ERROR TO THE CIRCUIT COURT OF THE UNITED STATES FOR THE NORTHERN DISTRICT OF ALABAMA.
MR. JUSTICE DAY delivered the opinion of the court.
These cases were heard together and concern the same question upon practically the same facts. They involve the jurisdiction of the Circuit Court of the United States to entertain a suit to recover upon an alleged cause of action for moneys due the bankrupt at and prior to the adjudication in bankruptcy, where one of the trustees in bankruptcy is a citizen of the same State with the defendant, and the bankrupt a citizen of another State.
The suits were brought by the plaintiffs as trustees in bankruptcy of the Southern Car and Foundry Company, a corporation organized under the laws of New Jersey and a citizen of
that State, against the Elliott Car Company, a corporation and a citizen of the State of Alabama, and against J. M. Elliott, Jr., a citizen of the same State. They were to recover certain sums of money alleged to have been lent by the bankrupt, for goods sold and delivered to the defendants, and upon an account stated and for money paid for them by the bankrupt. In both cases motions to dismiss were filed upon the ground that the Circuit Court of the United States had no jurisdiction because Thomas G. Bush, one of the trustees in bankruptcy, is and was at the time of the beginning of the suit a citizen of the State of Alabama, the same State of which the defendants were citizens, and the defendants had not consented to be sued in the Circuit Court of the United States in which the action was brought. The Circuit Court held that it had no jurisdiction and dismissed the suit.
The correctness of the decision of the court below depends upon the construction of section 23 of the Bankruptcy Act of 1898. This section, entitled "Jurisdiction of the United States and State Courts," prior to the amendment of February 5, 1903, read as follows: "a. The United States Circuit Courts shall have jurisdiction of all controversies at law and in equity, as distinguished from proceedings in bankruptcy, between trustees as such and adverse claimants concerning the property acquired or claimed by the trustees, in the same manner and to the same extent only as though bankruptcy proceedings had not been instituted and such controversies had been between the bankrupts and such adverse claimants. b. Suits by the trustee shall only be brought or prosecuted in the courts where the bankrupt, whose estate is being administered by such trustee, might have brought or prosecuted them if proceedings in bankruptcy had not been instituted, unless by consent of the proposed defendant." By the amendment of February 5, 1903, the following words were added to clause b: "except suits for the recovery of property under section sixty, subdivision b, and section sixty-seven, subdivision e." The excepted suits, for the recovery of property, covered by the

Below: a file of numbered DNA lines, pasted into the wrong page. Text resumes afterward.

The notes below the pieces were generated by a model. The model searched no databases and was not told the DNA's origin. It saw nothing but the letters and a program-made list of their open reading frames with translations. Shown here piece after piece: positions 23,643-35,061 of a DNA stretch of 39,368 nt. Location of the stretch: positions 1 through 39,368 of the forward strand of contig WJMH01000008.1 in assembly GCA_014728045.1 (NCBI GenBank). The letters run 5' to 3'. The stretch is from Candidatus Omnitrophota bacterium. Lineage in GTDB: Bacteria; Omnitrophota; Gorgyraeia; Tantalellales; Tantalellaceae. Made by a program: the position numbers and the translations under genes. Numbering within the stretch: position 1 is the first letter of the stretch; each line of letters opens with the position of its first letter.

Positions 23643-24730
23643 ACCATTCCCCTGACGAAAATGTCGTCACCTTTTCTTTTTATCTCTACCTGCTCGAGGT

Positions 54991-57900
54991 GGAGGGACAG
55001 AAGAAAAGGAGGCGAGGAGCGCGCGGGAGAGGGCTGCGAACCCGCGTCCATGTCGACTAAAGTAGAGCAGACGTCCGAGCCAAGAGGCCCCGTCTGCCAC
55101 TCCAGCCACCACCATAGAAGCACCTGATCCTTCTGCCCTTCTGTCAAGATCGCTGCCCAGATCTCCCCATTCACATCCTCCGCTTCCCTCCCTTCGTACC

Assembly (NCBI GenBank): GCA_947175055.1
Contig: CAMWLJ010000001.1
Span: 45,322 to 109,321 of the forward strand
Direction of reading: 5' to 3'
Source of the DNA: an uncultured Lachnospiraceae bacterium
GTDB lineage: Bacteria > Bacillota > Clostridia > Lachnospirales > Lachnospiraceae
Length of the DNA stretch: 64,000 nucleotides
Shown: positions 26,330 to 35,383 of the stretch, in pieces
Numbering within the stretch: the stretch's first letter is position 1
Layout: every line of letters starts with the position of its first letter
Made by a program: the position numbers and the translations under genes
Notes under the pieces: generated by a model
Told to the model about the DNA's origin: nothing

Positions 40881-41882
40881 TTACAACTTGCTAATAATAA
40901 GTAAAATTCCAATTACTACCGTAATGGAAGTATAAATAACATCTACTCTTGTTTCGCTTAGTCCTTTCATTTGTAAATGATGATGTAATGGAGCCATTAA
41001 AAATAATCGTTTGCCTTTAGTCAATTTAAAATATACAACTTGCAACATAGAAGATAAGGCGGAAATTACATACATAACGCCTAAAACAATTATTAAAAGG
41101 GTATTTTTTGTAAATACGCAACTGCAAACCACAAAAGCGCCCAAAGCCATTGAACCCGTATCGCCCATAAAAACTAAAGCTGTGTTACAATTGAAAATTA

amendment of 1903, pertain to actions to recover property conveyed by the bankrupt in fraud of the act, and do not concern actions of the character of those now under consideration.
Both sides cite and rely upon the case of Bardes v. Hawarden Bank, 178 U.S. 524, in which case it was held that a District Court of the United States had no jurisdiction of an action brought by the trustee to set aside an alleged fraudulent transfer made by the bankrupt within four months before the proceedings in bankruptcy. That case pertained to an action to set aside a fraudulent conveyance of property which had not come into the control of the bankruptcy court. In later cases it has been held that the decision did not extend to cases wherein the bankrupt court had acquired jurisdiction over the subject matter of the property as that of the bankrupt, as to which the bankrupt courts have been held to have jurisdiction under the power conferred in subdivision seven, section two, of the act. White v. Schloerb, 178 U.S. 542; Bryan v. Burnheimer, 181 U.S. 188, in which case the opinion was given by Mr. Justice Gray, who also delivered the opinion in the Bardes case, and Whitney v. Wenman, 198 U.S. 539.
While the Bardes case involved only the jurisdiction of the District Court, we think the principles announced in the opinion of Mr. Justice Gray in that case, when applied to the one now under consideration, are decisive in favor of the jurisdiction of the Circuit Court to entertain these suits. The elaborate consideration of the history of section 23 of the present Bankruptcy Act, given in the Bardes case, renders it unnecessary to do more than epitomize from the opinion so much thereof as is necessary to an understanding of the question now made as to the jurisdiction of the Circuit Court.
The Bankruptcy Act of 1898, in respect to the matters now under consideration, was a radical departure from the act of 1867, in the evident purpose of Congress to limit the jurisdiction of the United States courts in respect to controversies which did not come simply within the ...